As a junior NCO, visiting the command sergeant major’s office at the corps level can be intimidating. The corps CSM is responsible for thousands of enlisted Soldiers and their welfare, their readiness and their mission. The position alone commands respect.
Just meeting V Corps’ Command Sgt. Maj. Philip Blaisdell and walking into his office, his experience is undeniable. From the Combat Infantryman Badge and Ranger tab on his uniform to the multiple awards and collection of coins in his office, this man has obviously seen and done a lot over the span of his 31-year and counting career. It’s obvious why he was chosen as the senior enlisted leader for the U.S. Army’s forward deployed corps. I couldn’t help but be excited and nervous to sit down and talk to him about his role here at V Corps.
Blaisdell met me with a smile, waved me in and ushered me to sit down in the “comfortable” chairs. Regardless of the fact this guy is obviously high-speed, it’s apparent he’s a people person. Looking around his office I could also tell he’s a big hockey fan, something that made me feel more at ease, even though he’s a Boston Bruins fan. (Go Avs!) His demeanor and his office made this one of my favorite interviews to date.
“When I was in D.C. I played roller hockey in front of the White House every Saturday. In Alaska, I played ice hockey with my soldiers. I love hockey… I love all sports,” he said. “Anything New England.”
We’ll forgive him for that.
His signed Bobby Orr Boston Bruins poster hangs proudly among the memorabilia he has collected over his years in the Army. It is easy to see he likes his office to be a comfortable place, one where he can gather his thoughts, but also talk with Soldiers on a personal level.
“I think that ‘people first’ is misunderstood sometimes,” said Blaisdell. “It’s about readiness. It’s about warfighting. It’s about training. It’s about being physically fit. It’s about taking care of your Soldiers and knowing your Soldiers…and their families.”
I, like many other Soldiers, have heard this before from leaders, but the glint in his eye and the warmth in his voice as he told me about the Soldier in Alaska told me he meant it.
One day, Blaisdell had to run to his office on a weekend. As he was walked up the path, he noticed something move out of the corner of his eye.
“I was just running in to get something, and I saw a head in the bushes,” he says. “I looked and said, ‘what are you doin’?’ It was a Soldier and she said, ‘I’m pulling weeds, Sergeant Major.’” He laughed and said he asked her, “What did you do?”
She responded, “I got in trouble. I’m on extra duty.”
He said he looked around, saw there were a ton of weeds and said to her, “I bet this would be a lot easier if you had some weed killer, huh?” She agreed and he told her he’d see her later.
I was expecting him to say he walked away, but he confirmed my initial suspicions, that he truly cares for his Soldiers.
“I left. Drove to my house, got the weed killer out of my garage and went back and gave it to her. I told her to ‘kill those weeds.’”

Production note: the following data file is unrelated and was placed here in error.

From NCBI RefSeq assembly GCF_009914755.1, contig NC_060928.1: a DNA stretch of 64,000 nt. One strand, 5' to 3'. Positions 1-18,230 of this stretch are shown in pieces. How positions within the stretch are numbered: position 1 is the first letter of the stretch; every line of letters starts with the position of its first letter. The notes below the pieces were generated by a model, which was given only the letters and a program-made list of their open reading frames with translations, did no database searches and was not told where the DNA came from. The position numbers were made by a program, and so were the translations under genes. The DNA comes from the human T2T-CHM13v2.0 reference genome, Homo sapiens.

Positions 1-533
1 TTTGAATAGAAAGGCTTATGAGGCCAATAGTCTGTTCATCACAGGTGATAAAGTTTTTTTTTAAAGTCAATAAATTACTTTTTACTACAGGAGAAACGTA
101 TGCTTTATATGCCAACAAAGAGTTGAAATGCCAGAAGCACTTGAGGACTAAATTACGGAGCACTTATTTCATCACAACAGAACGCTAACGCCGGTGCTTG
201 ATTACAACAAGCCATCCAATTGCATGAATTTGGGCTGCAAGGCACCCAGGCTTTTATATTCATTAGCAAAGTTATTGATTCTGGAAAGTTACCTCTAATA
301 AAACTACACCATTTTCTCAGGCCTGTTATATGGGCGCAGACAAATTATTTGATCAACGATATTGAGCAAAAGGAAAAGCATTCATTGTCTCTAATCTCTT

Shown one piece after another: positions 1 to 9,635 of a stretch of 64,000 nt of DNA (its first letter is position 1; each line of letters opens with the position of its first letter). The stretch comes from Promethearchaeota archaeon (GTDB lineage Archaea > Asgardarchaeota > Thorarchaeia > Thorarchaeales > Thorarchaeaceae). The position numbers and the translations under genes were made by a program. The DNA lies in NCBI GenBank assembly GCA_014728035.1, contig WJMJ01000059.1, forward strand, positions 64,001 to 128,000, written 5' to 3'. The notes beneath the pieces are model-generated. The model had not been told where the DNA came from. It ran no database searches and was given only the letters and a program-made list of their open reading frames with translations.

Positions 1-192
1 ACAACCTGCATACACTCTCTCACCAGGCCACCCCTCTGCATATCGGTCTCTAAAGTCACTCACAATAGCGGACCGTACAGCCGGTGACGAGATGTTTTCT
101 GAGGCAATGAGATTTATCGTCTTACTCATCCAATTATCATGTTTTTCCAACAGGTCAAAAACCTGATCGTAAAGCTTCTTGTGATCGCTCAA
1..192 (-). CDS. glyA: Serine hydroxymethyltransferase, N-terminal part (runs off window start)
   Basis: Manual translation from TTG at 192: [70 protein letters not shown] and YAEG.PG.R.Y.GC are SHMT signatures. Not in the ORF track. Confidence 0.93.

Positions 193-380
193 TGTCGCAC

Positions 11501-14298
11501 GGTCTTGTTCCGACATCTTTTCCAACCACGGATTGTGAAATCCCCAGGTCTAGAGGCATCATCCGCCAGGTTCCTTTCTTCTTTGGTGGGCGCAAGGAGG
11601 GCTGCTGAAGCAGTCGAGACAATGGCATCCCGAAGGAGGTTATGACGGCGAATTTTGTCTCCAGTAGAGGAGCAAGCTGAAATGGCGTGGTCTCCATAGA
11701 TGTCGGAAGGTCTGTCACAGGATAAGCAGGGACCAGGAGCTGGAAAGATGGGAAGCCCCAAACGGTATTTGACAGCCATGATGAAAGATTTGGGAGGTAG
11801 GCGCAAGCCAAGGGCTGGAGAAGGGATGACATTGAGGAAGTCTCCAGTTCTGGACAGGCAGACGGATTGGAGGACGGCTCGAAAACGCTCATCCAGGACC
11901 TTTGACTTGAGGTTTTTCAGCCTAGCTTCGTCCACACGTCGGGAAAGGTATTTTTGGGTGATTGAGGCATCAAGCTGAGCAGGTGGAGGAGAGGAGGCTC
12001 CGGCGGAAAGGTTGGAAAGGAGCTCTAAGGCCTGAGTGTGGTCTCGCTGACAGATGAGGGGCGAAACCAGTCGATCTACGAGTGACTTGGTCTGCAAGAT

Along with his many achievements, he’s also had his troubles. He admitted he has also had 45 days of extra duty. He used his experience to show empathy and get to know his Soldier.
Now, his most prized possession, out of everything on display in his office, is a little gold trophy for the “45 Club Avengers” placed on his windowsill. A gift that that Soldier presented to him at his change of responsibility.
“When I first came in, I was having a bit of a tough time. My first sergeant, Frank Ashe, who recently passed away, refused to give up on me,” he said somberly. “He wasn’t easy on me by any means, but he saw something in me and wouldn’t let me give up.”
He continued, “He was hard on me, but he was also the first person I wanted to tell when I made the sergeants major list. He would always tell me I can be better and do better. [He] was the kind of leader that has really inspired me and the kind of leader everyone needs at least once in their career.”
It is impossible to have the career that Blaisdell has had without experiencing the stress of Army life. He understands this life isn’t for everyone, but for those that want to make it a career he has some advice to pass along:
“Do the best you can and always give the job you are at 110%,” said Blaisdell. “Never worry about the next job, it will come. It may be hard sometimes, but in the end, when you give it your all, you can walk away knowing you did your best and it will all be worth it.”
He is excited about being a part of V Corps and getting to know his team. He said not to be surprised if he comes up to talk to you, and from my experience with him, he will. His passion for the Army is driven by his passion for his Soldiers.
My interview with Command Sgt. Maj. Blaisdell is one I won’t forget. Normally, it’s my job to make sure the interviewee is at ease, but talking to him felt so natural it was just like talking to someone I’ve known for years.
For more information on Command Sgt. Maj. Blaisdell’s career, check out his bio! https://www.vcorps.army.mil/About-Us/Leadership/Article-Display/Article/2825713/command-sergeant-major/